Rosa Pryor-Trusty remembers the golden years of Pennsylvania Avenue, a proud era when the West Baltimore corridor was renowned for great entertainment, and good times.
"I was practically raised on the Avenue," says Pryor-Trusty, 59, a popular entertainment columnist with the Baltimore Afro-American, where she is known as "Rambling Rose." "In the good days, it was a prosperous, positive place." Eager to preserve the Avenue's rich history, and the African-American community that helped it thrive, she began collecting photographs and memorabilia for a book.
But the fledging project sat for more than a decade, until fate intervened.
Tonya Taliaferro, a young writer and historian, was also trying to document the city's musical and cultural heritage. Last year, she drafted a book proposal and secured a publisher, but her research kept turning up the same name.
"Everybody was telling me I needed to talk to Miss Rosa," says Taliaferro, 30. "It was a divine connection, and we joined forces."
The result is the recently released African American Entertainment in Baltimore, which the women co-authored.
It's the latest in the "Black America Series" from Arcadia Publishing, a South Carolina-based producer of local- and regional-interest books.
Similar to a photo diary, brimming with beautiful black-and-white images that fill most of its 128 pages, African American Entertainment chronicles a half-century of performing and social traditions, beginning around 1930. The book celebrates glittering stars and everyday folks: from native son Cab Calloway to the revelers dressed to the nines who packed sizzling Avenue hotspots named the Sphinx Club, Bamboo Lounge, Gamby's and Wonderland.
Readers can once again step inside the famous Royal Theater, which drew Ethel Waters, Nat King Cole, James Brown and the Supremes, just to name a few.
They can revisit venues far and near - from the Famous Ballroom on Charles Street, home of the Left Bank Jazz Society, to Carr's Beach in Annapolis, where Sarah Vaughan was just one of countless legendary performers.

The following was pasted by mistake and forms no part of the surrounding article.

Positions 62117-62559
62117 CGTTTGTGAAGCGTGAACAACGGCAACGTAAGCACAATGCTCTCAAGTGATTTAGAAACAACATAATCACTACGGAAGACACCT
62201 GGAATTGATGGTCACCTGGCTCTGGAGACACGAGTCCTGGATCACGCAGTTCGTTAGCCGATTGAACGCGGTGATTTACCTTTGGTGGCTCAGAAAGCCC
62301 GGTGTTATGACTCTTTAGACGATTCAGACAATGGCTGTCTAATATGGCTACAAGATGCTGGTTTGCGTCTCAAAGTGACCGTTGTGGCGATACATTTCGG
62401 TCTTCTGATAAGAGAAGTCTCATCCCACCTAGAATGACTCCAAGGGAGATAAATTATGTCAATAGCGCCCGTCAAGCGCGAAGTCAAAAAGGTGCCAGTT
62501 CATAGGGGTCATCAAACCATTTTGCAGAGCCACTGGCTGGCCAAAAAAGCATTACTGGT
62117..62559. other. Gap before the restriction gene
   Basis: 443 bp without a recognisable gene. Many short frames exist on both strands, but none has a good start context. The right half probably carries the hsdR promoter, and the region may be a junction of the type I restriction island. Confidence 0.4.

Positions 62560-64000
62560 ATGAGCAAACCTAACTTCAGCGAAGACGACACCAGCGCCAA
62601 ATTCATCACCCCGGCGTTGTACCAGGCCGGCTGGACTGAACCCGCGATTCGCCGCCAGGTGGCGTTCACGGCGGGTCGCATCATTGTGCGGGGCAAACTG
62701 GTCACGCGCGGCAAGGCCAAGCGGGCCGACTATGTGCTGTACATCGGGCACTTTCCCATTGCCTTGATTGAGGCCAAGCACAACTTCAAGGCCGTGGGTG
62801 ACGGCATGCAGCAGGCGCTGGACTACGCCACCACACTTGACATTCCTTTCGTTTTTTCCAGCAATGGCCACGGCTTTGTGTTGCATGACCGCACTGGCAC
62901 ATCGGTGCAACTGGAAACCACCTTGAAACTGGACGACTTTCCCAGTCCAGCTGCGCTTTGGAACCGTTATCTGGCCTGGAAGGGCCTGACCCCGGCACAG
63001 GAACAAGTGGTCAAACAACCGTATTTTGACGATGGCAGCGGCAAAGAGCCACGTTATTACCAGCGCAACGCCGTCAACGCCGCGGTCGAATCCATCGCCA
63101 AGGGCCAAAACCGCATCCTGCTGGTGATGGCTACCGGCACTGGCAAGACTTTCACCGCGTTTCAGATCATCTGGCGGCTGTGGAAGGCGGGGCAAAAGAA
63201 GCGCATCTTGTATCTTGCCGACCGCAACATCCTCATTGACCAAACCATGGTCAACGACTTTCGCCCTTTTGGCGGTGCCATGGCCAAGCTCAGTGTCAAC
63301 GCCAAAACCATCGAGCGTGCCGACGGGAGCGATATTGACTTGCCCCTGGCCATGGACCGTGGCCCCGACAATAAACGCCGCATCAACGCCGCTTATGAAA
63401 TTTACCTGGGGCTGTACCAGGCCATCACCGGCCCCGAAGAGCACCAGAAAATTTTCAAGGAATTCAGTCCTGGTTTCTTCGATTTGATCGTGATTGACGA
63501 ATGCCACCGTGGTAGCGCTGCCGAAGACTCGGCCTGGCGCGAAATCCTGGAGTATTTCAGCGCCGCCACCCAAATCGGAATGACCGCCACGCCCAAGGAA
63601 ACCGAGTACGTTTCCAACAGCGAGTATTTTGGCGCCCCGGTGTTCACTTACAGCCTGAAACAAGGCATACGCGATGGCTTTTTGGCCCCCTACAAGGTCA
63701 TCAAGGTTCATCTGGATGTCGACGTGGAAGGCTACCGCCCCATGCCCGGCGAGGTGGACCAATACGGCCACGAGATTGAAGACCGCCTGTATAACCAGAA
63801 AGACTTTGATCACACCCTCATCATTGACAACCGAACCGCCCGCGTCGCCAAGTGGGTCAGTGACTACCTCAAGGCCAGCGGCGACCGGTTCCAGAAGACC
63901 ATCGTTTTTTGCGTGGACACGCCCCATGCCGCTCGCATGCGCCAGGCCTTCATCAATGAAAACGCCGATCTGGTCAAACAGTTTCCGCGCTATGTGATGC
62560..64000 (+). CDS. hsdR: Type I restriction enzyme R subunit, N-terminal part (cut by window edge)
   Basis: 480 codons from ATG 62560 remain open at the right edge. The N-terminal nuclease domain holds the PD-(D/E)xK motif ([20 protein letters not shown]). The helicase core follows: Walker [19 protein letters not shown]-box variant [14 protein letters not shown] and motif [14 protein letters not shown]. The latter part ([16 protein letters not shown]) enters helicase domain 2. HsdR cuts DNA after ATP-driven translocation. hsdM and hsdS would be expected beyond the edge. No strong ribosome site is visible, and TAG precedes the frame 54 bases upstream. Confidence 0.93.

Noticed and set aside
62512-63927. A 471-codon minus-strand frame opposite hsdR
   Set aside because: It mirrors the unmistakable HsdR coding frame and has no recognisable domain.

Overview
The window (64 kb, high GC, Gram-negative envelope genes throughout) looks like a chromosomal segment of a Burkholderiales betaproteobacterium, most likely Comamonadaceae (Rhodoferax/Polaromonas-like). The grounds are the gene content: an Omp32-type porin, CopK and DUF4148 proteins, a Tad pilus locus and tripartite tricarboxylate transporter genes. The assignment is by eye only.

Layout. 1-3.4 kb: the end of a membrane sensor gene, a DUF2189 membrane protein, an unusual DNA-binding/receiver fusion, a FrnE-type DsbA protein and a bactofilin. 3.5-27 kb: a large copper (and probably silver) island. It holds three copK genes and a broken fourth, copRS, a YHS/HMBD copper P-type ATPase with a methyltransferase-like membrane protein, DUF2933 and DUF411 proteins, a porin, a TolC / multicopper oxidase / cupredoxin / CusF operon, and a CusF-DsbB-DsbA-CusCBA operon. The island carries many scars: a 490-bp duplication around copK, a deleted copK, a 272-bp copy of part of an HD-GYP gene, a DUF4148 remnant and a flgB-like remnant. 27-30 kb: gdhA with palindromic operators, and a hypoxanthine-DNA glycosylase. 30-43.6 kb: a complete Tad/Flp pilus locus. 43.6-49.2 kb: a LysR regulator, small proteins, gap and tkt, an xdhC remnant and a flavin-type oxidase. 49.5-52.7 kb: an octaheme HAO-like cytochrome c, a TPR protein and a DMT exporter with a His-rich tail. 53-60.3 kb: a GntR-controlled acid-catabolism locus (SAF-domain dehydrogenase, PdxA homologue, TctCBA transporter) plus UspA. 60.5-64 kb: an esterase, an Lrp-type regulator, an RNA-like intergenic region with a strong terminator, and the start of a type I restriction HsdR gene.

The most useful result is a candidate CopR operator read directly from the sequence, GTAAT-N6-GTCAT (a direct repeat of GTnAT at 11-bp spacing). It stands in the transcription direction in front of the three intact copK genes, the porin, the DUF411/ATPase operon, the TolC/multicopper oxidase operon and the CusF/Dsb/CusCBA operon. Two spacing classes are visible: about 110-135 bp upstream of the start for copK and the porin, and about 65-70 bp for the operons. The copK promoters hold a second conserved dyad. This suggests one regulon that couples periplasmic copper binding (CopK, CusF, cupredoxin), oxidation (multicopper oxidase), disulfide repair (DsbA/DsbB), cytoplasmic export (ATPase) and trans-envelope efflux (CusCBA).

Between the lines, the book captures a society within a society - one often segregated but brimming with joy and pride.
"It was a time when African-Americans headlined the marquees right in their own neighborhoods, and reveled in the love and support of their community," reads the introduction.
That theme of community underscored the project and helped bring it to fruition.
"So many people helped," notes Pryor-Trusty. "They allowed me to come into their homes and go through their family albums, scrapbooks and boxes. People would stop me on the street and say, 'Rosa, I've got some pictures.' "
Though the process proved tedious at times, Pryor-Trusty approached it with love.
Known for founding a music scholarship program for youth, Pryor-Trusty says she was also well acquainted with most people in the book - from local entrepreneur "Little Willie" Adams to hip DJ Hoppy Adams.
"This is a way for us to remember people, and to give some of them flowers while they can still smell them," she notes.
The book retails for $19.99 and is available at major outlets and is also being sold "grass-roots" style in beauty shops and clubs.
Sales have been brisk, thanks to word-of-mouth, book-signings and local radio and television appearances by the two first-time authors.
Meantime, there's already talk of a second volume, one that will pick up where the first left off.
"The elders in the community are getting older, and they won't be around forever," says Taliaferro. "We have to preserve this important information for future generations."
The book is available at area Barnes & Noble, Borders, Waldenbooks and Books-A-Million stores, amazon.com and independent outlets. To order, call Arcadia Publishing at 888-313-BOOK, or visit www.ar cadiapublishing.com.